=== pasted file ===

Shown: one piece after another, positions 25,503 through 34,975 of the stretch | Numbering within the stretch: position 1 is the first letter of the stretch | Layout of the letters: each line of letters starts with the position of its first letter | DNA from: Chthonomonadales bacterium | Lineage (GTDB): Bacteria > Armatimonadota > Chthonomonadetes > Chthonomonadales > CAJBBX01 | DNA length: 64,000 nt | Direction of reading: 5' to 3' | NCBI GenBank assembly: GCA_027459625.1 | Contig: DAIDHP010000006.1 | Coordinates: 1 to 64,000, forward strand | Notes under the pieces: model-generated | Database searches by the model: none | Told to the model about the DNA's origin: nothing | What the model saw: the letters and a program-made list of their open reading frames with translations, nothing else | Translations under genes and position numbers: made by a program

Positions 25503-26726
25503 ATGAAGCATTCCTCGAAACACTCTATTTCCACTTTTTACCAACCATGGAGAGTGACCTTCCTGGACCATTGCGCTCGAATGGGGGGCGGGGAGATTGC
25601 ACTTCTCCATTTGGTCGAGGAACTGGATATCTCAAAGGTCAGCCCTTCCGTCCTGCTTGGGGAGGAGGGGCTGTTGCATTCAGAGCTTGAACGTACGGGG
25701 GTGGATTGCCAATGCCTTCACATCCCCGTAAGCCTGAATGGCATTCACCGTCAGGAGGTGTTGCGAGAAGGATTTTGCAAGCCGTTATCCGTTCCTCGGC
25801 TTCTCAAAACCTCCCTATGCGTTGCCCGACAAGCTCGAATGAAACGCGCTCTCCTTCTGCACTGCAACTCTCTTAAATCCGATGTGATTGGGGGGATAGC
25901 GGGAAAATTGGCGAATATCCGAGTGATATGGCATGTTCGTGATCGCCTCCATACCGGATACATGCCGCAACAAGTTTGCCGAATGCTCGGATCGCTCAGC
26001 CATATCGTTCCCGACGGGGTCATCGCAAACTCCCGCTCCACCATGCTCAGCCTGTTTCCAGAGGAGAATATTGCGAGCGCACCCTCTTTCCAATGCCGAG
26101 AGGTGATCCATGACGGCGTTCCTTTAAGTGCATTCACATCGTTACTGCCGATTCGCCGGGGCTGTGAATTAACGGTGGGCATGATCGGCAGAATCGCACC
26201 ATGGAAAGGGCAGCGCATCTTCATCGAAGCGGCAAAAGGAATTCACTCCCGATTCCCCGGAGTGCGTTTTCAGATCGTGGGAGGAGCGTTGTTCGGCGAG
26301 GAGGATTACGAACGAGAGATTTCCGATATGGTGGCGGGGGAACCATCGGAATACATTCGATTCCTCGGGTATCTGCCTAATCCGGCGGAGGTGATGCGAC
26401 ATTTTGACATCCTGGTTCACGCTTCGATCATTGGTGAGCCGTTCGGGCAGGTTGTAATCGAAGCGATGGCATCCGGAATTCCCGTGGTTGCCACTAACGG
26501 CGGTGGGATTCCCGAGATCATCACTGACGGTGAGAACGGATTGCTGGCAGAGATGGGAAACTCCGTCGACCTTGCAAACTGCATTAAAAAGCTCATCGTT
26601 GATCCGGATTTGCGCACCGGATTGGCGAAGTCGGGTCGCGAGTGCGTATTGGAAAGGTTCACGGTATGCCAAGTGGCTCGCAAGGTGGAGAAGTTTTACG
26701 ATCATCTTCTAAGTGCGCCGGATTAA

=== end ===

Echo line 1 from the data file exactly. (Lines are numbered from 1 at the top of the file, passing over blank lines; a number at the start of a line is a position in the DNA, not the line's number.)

Shown: one piece after another, positions 25,503 through 34,975 of the stretch | Numbering within the stretch: position 1 is the first letter of the stretch | Layout of the letters: each line of letters starts with the position of its first letter | DNA from: Chthonomonadales bacterium | Lineage (GTDB): Bacteria > Armatimonadota > Chthonomonadetes > Chthonomonadales > CAJBBX01 | DNA length: 64,000 nt | Direction of reading: 5' to 3' | NCBI GenBank assembly: GCA_027459625.1 | Contig: DAIDHP010000006.1 | Coordinates: 1 to 64,000, forward strand | Notes under the pieces: model-generated | Database searches by the model: none | Told to the model about the DNA's origin: nothing | What the model saw: the letters and a program-made list of their open reading frames with translations, nothing else | Translations under genes and position numbers: made by a program